DuPont joins Tennessee initiative to build pilot project biorefinery
Posted: Monday, July 28, 2008 11:41 am
By: The Associated Press
The Messenger 07.29.08
By DUNCAN MANSFIELD
Associated Press Writer
KNOXVILLE (AP) — DuPont Co. has joined a Tennessee initiative to build one of the first pilot project biorefineries in the United States for turning corn cobs and switchgrass, grown on Tennessee farms, into fuel.
Wednesday’s announcement by Gov. Phil Bredesen and DuPont officials marked a change in development partners for the University of Tennessee-managed project — a program to pioneer commercial processes for converting the cellulose — or woody stem fibers of nonfood plants and feedstock — into ethanol.
Initial partner Mascoma Corp. of Boston has been replaced by Delaware-based DuPont. That could expedite the refinery, but also cost it a $26 million grant the U.S. Department of Energy had awarded Mascoma, officials said.
In a joint statement, UT and Mascoma said simply they were unable “to come to mutually acceptable terms.”
UT officials said the grant was never a sure thing — negotiations were pending — and its loss would not impact the project, though the biorefinery discussed Wednesday will have a capacity of 250,000 gallons of ethanol per year rather than 5 million gallons initially envisioned.
Still, the state of Tennessee’s commitment remains the same. The state has pledged $70 million over five years to cultivating and converting switchgrass — a common perennial prairie grass — to fuel. That includes payments to farmers to grow it and $40.7 million to build the refinery.
DuPont and its venture partner Denmark-based Danisco AS promise a “substantial investment.”
UT Executive Vice President David Milhorn said Tennessee and DuPont-Danisco are “just much better aligned — technology wise, capability wise and philosophically from a business standpoint.
They will bring resources and capabilities to bear here that will allow us to accelerate the development of our ethanol program.”
DuPont and Danisco created their ethanol venture in May, with a $140 million three-year commitment “to develop and commercialize the leading low-cost technology solution” for the so-called next generation of biofuel produced from nonfood sources.
In an earnings report Tuesday, DuPont said it hoped to have its first pilot plant operational in the United States in 2009 — which is the Tennessee project’s goal — and hopes to have a commercial-scale demonstration facility running by 2012. DuPont-Danisco then plans to license its technology directly to ethanol producers.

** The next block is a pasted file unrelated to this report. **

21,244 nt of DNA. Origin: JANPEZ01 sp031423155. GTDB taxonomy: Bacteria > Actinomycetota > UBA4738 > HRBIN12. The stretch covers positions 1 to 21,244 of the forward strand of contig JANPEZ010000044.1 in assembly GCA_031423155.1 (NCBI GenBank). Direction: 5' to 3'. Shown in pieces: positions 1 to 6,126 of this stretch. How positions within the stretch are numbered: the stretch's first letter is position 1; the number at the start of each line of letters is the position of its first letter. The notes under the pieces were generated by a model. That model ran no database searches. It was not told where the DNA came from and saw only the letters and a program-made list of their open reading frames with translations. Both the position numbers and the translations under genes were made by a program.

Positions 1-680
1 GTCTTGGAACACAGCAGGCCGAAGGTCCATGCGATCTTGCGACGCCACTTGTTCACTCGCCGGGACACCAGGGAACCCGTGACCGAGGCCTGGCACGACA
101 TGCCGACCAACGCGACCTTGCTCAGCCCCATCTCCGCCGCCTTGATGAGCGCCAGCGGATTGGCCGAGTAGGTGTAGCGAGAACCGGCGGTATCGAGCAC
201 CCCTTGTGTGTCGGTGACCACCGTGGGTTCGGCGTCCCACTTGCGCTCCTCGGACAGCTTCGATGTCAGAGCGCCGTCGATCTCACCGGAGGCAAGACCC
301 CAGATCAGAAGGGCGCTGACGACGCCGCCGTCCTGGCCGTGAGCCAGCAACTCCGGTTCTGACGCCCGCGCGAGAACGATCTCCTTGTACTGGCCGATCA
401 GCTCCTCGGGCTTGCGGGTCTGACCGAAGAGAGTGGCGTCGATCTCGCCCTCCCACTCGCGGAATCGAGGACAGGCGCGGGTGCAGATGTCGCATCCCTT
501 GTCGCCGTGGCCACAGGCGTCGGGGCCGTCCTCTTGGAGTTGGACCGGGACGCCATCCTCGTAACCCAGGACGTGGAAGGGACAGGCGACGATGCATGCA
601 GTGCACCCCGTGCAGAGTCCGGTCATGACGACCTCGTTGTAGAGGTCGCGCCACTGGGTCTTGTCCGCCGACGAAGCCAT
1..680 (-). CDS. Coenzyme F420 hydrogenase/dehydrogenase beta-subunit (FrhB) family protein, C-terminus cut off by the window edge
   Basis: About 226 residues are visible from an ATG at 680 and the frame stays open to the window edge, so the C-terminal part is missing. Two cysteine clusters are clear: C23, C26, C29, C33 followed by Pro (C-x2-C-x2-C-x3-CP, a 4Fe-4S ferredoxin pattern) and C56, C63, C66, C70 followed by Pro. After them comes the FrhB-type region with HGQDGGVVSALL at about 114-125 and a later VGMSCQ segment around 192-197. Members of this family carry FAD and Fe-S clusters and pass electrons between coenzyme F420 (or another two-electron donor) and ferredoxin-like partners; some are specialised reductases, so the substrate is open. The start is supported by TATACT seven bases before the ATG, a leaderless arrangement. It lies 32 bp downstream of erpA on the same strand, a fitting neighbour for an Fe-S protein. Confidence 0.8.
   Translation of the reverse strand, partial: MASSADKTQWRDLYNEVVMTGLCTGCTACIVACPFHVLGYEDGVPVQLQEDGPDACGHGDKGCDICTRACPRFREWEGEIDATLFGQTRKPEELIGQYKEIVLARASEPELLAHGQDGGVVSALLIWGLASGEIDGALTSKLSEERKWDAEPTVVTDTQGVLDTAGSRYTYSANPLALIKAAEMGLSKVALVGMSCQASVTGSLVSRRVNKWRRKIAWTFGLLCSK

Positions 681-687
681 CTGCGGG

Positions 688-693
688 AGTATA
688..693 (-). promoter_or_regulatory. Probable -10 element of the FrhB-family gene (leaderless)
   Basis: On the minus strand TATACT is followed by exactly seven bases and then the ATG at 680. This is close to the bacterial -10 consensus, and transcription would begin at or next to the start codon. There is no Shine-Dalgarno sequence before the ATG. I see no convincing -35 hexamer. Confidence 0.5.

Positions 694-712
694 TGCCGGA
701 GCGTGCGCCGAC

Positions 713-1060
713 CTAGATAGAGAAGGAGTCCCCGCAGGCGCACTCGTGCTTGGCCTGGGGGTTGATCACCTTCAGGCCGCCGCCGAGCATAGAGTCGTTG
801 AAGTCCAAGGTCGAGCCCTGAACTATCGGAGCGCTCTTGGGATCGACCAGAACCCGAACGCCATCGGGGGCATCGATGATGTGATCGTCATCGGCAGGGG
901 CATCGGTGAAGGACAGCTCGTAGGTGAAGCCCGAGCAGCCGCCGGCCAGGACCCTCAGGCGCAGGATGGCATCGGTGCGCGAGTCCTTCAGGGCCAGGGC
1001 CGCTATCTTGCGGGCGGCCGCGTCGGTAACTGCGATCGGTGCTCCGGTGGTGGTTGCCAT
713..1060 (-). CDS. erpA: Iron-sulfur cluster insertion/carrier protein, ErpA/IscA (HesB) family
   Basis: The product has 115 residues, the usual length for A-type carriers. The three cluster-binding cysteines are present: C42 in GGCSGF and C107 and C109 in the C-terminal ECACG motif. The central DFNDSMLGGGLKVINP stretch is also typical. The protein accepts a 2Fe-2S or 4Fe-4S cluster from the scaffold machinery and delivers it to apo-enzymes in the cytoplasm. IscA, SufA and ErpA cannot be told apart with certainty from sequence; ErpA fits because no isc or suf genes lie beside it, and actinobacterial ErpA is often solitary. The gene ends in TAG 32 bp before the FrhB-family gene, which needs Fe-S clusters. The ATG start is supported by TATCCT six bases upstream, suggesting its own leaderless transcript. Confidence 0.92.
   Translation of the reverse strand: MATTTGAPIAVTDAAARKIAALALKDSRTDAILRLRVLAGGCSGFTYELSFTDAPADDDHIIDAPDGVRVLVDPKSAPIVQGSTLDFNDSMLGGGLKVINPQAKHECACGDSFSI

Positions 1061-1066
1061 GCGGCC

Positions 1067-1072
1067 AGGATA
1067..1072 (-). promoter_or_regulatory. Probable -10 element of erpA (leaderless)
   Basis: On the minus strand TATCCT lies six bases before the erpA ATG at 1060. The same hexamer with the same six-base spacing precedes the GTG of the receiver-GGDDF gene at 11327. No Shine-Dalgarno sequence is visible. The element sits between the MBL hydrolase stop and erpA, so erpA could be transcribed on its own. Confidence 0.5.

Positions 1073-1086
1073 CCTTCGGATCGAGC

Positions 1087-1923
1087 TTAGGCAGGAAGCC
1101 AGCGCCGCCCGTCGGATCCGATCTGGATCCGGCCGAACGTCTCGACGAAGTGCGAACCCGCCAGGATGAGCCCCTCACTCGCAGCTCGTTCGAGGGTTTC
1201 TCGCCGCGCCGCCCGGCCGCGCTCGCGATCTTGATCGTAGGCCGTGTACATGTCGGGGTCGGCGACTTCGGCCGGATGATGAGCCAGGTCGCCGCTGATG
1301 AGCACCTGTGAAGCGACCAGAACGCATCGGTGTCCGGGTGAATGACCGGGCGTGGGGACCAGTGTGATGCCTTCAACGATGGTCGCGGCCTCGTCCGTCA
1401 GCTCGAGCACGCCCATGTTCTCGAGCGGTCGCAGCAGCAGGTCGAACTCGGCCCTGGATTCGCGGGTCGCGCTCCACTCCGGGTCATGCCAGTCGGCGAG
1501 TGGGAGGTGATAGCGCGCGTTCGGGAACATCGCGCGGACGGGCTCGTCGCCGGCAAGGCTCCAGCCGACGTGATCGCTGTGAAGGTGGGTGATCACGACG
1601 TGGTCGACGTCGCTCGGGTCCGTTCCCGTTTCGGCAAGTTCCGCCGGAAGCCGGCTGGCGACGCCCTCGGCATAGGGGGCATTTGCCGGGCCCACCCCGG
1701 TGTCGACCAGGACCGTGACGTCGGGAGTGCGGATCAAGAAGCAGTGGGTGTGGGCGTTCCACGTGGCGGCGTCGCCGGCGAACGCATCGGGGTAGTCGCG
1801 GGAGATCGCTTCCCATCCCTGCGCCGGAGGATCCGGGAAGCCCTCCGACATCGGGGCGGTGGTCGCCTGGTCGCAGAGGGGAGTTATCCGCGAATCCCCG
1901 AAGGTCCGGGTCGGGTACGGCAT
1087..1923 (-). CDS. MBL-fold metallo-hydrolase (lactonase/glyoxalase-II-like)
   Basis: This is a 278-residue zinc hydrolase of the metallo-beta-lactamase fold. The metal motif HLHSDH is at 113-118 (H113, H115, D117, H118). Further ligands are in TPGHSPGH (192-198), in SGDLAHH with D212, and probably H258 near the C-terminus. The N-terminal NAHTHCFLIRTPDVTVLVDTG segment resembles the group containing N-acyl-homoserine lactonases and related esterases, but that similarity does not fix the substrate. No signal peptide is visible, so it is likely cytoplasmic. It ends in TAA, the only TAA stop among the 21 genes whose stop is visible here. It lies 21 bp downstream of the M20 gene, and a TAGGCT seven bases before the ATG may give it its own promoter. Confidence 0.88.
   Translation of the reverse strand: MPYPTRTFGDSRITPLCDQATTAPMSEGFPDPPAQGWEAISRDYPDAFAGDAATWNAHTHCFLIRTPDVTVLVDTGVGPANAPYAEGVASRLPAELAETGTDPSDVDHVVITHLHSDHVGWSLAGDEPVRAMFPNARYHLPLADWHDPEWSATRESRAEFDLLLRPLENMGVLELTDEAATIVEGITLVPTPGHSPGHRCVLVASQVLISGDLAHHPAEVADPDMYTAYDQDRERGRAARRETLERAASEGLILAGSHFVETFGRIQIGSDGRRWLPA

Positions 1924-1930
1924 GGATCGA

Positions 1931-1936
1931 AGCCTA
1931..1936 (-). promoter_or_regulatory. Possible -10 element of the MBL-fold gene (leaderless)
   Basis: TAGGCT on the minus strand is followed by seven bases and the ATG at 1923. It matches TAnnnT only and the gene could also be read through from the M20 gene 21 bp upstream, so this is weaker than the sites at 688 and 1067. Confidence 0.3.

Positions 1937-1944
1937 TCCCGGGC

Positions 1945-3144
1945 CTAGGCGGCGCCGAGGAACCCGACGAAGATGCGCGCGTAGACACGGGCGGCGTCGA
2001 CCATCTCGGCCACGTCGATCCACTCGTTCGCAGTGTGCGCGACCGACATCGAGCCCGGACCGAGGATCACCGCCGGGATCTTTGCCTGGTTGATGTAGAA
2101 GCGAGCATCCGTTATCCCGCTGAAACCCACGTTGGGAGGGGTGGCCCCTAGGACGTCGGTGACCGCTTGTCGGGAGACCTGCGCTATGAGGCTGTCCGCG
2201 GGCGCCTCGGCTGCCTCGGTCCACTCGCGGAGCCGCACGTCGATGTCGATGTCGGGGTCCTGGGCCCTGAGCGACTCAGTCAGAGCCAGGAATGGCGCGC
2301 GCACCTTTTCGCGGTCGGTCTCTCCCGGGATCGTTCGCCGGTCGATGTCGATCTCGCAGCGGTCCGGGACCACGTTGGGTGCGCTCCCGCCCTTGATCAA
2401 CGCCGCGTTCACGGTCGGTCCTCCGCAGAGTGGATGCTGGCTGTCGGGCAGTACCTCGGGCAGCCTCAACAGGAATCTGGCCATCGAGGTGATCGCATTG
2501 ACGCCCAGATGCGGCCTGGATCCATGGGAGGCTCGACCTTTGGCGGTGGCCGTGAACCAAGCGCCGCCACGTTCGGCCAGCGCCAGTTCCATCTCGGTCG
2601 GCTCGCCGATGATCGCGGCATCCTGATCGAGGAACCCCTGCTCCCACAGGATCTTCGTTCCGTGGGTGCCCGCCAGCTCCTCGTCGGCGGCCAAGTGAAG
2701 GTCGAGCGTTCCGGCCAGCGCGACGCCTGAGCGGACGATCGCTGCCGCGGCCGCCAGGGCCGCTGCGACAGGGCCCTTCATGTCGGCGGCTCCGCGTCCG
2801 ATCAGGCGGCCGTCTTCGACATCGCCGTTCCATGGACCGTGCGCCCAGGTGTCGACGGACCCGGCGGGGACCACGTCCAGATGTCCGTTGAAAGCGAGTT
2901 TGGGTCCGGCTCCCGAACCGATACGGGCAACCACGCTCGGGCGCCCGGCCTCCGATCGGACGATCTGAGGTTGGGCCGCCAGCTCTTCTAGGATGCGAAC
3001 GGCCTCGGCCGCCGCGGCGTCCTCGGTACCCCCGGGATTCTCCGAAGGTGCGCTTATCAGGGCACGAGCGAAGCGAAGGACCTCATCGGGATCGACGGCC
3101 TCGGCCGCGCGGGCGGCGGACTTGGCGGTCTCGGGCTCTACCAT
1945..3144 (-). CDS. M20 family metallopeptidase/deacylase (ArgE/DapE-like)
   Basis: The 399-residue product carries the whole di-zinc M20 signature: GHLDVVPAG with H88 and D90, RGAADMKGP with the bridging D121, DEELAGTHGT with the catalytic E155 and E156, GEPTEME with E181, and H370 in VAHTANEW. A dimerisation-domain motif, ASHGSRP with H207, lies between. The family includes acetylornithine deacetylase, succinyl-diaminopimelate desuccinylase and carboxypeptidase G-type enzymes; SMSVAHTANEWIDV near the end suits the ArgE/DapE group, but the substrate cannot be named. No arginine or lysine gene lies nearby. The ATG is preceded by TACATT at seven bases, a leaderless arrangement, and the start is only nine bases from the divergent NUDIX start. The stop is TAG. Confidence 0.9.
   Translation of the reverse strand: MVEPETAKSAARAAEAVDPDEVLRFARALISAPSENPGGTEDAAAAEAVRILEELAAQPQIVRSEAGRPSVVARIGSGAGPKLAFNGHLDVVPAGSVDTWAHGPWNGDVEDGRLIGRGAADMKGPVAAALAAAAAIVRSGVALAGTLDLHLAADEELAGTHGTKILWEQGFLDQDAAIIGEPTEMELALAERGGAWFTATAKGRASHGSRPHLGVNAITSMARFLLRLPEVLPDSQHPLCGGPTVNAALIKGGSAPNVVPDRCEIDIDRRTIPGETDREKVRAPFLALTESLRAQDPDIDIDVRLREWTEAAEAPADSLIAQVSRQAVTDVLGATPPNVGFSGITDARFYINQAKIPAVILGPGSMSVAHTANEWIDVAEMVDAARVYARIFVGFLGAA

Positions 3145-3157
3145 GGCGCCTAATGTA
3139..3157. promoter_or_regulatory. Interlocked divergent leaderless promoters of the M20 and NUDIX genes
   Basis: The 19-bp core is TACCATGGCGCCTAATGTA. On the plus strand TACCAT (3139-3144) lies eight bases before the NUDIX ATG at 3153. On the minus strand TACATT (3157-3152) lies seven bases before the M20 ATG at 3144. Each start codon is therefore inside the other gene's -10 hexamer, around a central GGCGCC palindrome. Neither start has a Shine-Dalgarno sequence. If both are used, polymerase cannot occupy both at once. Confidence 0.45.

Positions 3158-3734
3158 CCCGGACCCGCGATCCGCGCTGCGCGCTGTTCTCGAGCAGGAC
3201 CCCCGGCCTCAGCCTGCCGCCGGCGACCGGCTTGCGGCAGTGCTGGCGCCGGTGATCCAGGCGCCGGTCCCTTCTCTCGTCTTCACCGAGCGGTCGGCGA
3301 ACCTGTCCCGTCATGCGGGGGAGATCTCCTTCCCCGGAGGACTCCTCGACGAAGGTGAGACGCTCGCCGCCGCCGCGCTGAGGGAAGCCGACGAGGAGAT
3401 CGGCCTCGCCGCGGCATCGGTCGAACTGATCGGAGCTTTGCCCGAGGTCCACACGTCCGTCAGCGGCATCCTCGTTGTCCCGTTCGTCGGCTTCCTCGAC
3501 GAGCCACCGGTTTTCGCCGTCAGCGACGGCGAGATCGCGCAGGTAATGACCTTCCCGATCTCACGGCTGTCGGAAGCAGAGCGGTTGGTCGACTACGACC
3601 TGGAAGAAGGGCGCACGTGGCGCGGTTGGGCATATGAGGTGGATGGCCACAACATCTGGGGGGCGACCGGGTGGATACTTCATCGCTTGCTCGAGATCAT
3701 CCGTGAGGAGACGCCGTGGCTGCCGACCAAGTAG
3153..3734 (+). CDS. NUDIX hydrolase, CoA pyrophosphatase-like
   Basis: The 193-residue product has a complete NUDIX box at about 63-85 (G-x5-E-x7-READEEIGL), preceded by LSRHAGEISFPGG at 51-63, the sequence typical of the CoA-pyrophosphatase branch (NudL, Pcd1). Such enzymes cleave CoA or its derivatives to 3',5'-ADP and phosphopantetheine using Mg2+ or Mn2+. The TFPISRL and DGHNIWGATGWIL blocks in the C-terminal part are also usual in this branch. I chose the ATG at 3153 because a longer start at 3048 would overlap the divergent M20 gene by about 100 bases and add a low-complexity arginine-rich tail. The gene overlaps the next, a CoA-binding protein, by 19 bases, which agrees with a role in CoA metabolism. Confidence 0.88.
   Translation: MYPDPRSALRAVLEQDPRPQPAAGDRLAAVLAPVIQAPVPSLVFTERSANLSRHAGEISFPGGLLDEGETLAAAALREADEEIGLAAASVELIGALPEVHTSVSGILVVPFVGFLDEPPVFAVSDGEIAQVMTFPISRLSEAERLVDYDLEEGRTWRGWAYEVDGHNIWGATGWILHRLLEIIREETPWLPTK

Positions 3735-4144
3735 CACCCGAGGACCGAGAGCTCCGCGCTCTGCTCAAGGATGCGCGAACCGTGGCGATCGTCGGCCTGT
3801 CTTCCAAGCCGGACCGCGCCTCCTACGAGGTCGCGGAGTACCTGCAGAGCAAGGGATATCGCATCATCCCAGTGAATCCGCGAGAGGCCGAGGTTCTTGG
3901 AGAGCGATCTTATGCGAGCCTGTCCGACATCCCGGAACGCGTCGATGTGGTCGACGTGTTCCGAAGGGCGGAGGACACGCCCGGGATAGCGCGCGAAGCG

As oil prices continue to soar over $100 a barrel, scientists around the world are racing to find commercially viable alternative energy sources to reduce U.S. dependence on petroleum-based fuels.
The Tennessee project is one of a handful in the United States that seeks to turn agricultural waste or “biomass” such as switchgrass, corn cobs, wheat straw and other fibers into fuel.
Corn-based ethanol has been criticized for displacing food crops and blamed for raising food prices.
But John Pierce, DuPont-Danisco team leader, praised it for “forming a basis for investment in a whole infrastructure we are going to move into with cellusolic-based ethanol. What we are talking about today is taking that next step.”
Tennessee estimates it has 1.5 million under-utilized agricultural acres that could be used to grow switchgrass, which Pierce said is very much like corn cobs from an ethanol-production standpoint.
Tennessee plans to start construction later this year on the biorefinery in Vonore, about 34 miles south of Knoxville. Sixteen farms within a 50-mile radius already are growing switchgrass to supply it.
“We hope by the fourth quarter of next year to be making the first ethanol,” Milhorn said.
Project officials say the smaller biorefinery will still be big enough to demonstrate and test the processes to move this form of ethanol from the laboratory into commercial production.
DuPont and Danisco’s division Genencor, one of the world’s foremost enzyme companies, partnered on the key technologies involved in a DuPont-Tate & Lyle plant that opened in nearby Loudon last year.
That plant makes “Bio-PDO (propanediol),” a corn-based polymer that can replace petroleum in fabrics, face creams, carpets and a variety of other products. At the opening, Energy Secretary Samuel Bodman said that project was “on the leading edge of a biotechnology revolution.”
Now comes Tennessee’s cellulosic ethanol project.
“At the end of the day we are talking about turning (a) … kind of low-end feedstock into a fuel you can burn,” Pierce said.
University of Tennessee Agriculture: http://www.agriculture.utk.edu/